Here Lucy Smith from OOSOOM shares top tips on Email professionalism and Email address top tips. This could just be one of those blog articles you might want to get saved into your favourites, we have!
Thank you Lucy. Lucy lives on the Suffolk, Essex border, so meet Lucy at the events in those counties, and head to the end of the article to find her social media to say “Hey Lucy, thanks for the great article!”
Although email was introduced back in 1971, it wasn’t until 1993 that we saw the dawn of what was to be one of the most effective method of communication, the electronic mail!
Nowadays most people take it for granted that a business will have an email address in which to communicate at the click of a button, however as with any marketing piece, your email address needs to be consistent with your brand. So a simple personal Gmail or yahoo address may not suffice in creating that vital first impression! So where do you start?
So at this point, let’s make an assumption that you have bought yourself a web domain name, you know that bit you type at the top of your Internet window. For the sake of argument, and a simple branding argument for myself, let’s look at a domain that I purchased called www.oosoom.co.uk.
When you purchase a domain name from one of many online traders, they will give you the opportunity, sometimes at an additional cost, to purchase a business email address; so mine looks like this: firstname.lastname@example.org. Seems simple enough, you now have an email address purchased and ready to use, but what on earth do you do next?
There will normally be two options for you; to purchase simple email forwarding, not advisable in most cases as this is a simple forward to an email account and will not allow you to send from your domain. The second is a mailbox, with this option you should be able to view your account from a web page, via an email client is a desktop application such as Microsoft Outlook Express, Mozilla Thunderbird, Eudora or Apple Mail. Or finally to sync with your mobile device so you can always access your emails when you are on the go.
Your DNS changes
So when once you have purchased your email address, the domain name needs to have some rules set in order for the email account to become active. This is done via the DNS (or Domain Name Server) settings. This can seem pretty scary as this is the information that shows your website where to look in order to be live on the world wide web, so changes to this can break the site if the are done incorrectly. So let’s take a look at what the DNS dashboard will look like…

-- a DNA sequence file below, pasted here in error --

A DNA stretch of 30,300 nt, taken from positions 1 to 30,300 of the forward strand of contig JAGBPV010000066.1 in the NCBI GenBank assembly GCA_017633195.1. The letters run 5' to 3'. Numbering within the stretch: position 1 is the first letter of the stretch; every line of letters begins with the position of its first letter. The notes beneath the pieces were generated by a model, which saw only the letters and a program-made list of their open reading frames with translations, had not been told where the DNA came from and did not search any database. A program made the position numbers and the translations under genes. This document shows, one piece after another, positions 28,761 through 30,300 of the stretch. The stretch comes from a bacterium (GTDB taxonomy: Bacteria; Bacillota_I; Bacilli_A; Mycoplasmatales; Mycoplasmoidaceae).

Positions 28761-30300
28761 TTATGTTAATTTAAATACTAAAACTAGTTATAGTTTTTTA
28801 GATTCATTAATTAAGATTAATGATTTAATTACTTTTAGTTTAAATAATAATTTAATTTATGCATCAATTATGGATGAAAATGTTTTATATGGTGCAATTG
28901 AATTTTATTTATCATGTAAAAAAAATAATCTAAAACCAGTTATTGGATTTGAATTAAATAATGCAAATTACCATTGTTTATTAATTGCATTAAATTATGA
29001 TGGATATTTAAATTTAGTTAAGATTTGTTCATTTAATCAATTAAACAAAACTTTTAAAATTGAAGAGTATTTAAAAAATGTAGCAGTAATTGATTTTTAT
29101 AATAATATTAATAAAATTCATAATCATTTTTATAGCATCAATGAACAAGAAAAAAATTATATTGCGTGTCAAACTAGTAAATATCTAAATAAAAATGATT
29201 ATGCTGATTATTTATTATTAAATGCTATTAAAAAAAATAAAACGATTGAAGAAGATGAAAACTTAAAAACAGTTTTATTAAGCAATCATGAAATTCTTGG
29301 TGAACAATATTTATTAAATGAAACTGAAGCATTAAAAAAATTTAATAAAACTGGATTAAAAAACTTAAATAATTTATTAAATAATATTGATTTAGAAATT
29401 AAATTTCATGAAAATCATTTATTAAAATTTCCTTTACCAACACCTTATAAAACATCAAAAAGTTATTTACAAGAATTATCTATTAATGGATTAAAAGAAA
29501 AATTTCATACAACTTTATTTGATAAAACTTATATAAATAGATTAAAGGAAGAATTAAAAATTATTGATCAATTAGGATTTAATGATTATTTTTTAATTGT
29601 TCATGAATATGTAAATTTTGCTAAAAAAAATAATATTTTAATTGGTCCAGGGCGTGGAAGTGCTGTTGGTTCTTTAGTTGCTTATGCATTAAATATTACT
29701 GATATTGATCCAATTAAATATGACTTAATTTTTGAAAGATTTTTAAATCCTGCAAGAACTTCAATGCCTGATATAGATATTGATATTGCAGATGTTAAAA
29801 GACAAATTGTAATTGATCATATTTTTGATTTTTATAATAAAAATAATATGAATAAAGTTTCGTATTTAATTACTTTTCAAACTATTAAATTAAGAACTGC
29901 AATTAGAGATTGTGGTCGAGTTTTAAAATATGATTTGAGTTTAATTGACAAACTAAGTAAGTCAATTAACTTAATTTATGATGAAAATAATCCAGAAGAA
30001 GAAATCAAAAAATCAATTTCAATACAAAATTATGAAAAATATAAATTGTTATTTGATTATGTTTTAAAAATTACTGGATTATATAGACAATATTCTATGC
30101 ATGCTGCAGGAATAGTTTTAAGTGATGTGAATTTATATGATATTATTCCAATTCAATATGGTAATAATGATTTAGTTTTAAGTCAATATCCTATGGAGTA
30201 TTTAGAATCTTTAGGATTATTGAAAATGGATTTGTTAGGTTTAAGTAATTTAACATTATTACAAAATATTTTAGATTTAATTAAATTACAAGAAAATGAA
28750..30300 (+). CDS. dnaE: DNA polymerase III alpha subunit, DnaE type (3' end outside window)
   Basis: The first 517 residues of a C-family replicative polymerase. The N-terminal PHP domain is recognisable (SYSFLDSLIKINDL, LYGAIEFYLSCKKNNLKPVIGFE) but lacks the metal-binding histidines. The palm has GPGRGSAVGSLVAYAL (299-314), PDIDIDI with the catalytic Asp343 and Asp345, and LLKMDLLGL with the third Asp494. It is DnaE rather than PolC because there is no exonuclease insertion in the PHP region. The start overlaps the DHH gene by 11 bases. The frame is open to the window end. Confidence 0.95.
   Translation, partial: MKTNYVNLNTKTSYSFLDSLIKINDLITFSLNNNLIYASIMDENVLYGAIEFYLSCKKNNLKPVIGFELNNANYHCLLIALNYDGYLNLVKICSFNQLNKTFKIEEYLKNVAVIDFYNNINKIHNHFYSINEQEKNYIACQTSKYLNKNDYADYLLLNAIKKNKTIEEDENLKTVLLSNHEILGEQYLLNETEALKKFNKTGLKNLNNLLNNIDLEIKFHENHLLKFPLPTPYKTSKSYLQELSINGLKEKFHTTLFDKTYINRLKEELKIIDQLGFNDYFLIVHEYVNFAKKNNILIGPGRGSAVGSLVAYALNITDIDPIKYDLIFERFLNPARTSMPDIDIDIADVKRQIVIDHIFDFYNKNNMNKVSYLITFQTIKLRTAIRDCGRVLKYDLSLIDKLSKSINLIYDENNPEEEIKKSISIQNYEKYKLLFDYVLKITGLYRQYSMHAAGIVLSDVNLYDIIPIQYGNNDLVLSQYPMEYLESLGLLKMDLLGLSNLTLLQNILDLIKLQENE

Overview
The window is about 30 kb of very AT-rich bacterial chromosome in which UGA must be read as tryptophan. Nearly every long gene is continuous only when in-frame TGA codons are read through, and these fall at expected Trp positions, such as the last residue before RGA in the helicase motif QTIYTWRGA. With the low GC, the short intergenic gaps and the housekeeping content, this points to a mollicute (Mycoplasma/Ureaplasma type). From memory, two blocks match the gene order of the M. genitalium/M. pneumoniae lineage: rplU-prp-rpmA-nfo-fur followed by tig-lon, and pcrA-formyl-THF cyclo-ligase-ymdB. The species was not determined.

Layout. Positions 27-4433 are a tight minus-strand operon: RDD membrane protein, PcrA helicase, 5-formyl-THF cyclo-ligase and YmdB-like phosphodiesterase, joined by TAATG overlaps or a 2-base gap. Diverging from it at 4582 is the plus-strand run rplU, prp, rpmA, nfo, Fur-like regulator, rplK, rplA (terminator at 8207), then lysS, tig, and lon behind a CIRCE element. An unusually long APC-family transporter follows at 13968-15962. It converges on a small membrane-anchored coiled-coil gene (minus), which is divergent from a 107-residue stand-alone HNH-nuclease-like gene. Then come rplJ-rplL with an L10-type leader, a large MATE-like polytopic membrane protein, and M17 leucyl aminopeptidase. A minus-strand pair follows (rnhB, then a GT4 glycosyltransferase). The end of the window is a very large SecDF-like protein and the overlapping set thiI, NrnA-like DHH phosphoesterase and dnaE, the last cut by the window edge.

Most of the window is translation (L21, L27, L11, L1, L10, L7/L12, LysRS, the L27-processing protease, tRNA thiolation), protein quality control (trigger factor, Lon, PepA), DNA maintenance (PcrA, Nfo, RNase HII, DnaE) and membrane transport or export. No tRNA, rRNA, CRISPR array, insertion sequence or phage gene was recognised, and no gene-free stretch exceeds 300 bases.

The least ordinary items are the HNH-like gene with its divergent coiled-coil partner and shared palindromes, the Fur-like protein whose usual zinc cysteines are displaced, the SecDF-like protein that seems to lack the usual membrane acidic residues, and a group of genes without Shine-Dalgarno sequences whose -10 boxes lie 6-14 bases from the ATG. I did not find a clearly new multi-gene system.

The priority settings are a simple back up for the email servers, so if at any one time Priority 10 is not functioning then your email will automatically swap to Priority 20. This is ideal to minimize downtime for your business through lack of email communication! The type MX refers to the Mail Exchange and the Destination Target is the mail server address of the company that you have purchased the email from. At this point I am assuming you are not asking someone else to host the emails for you.
So now let’s take a look at how you can set up your email on your computer, and in this example I am looking at a domain purchased through 123reg but most are very similar in their workings.
First of all, you will need to open your email client for example Microsoft Outlook Express, Mozilla Thunderbird, Eudora or Apple Mail. Then you need to add a new account to your email program. The exact way of doing this will vary depending on which program you use, but you usually need to find the add new email account option.
You will need to check on the site you purchased your domain from for specific instructions for a variety of email clients, although armed with the information below you might be able to set things up yourself.
Whatever Email client you are using you will need to add a new email account and you’ll be asked to supply some details. This is the information you are likely to be prompted for by your email client are as follows:
Username: This is the full email address (e.g. email@example.com)
Password: The password for the mailbox
Mail account type: POP3
Incoming mail server (POP): pop.123-reg.co.uk
Outgoing mail server (SMTP): smtp.123-reg.co.uk
Mail account type: IMAP
Incoming mail server (IMAP): imap.123-reg.co.uk
Outgoing mail server (SMTP): smtp.123-reg.co.uk
So what is POP3 and IMAP?
Post Office Protocol version 3
By default, POP3 stores your email on the mail server until it is downloaded by your email client or mobile device. When the email is downloaded onto your computer it is deleted from the server and you cannot view them using webmail or other clients.
Internet Message Access Protocol
IMAP is the more advanced email choice for today’s modern world. It allows you to download your emails using webmail, your email client and your mobile device, where each will show all of your emails concurrently, deleting an email from one will delete from all.
So what is a catch-all account?
A catch-all will ensure that all email sent to your domain name will be forwarded to your mailbox or chosen forward email address – it literally “catches-all” email.
In short, when you buy your domain, make sure the company has a decent online support to help you set this up, just in case there are any problems! Most reputable providers should have simple instructions to help achieve the set up without too much difficulty or better still if you ask nicely, they may well reconfigure your DNS for you!
Lucy Smith, Owner of OOSOOM, a company born out of a desire to ensure businesses and individuals have access to cost effective design and marketing without having to compromise on creativity or style.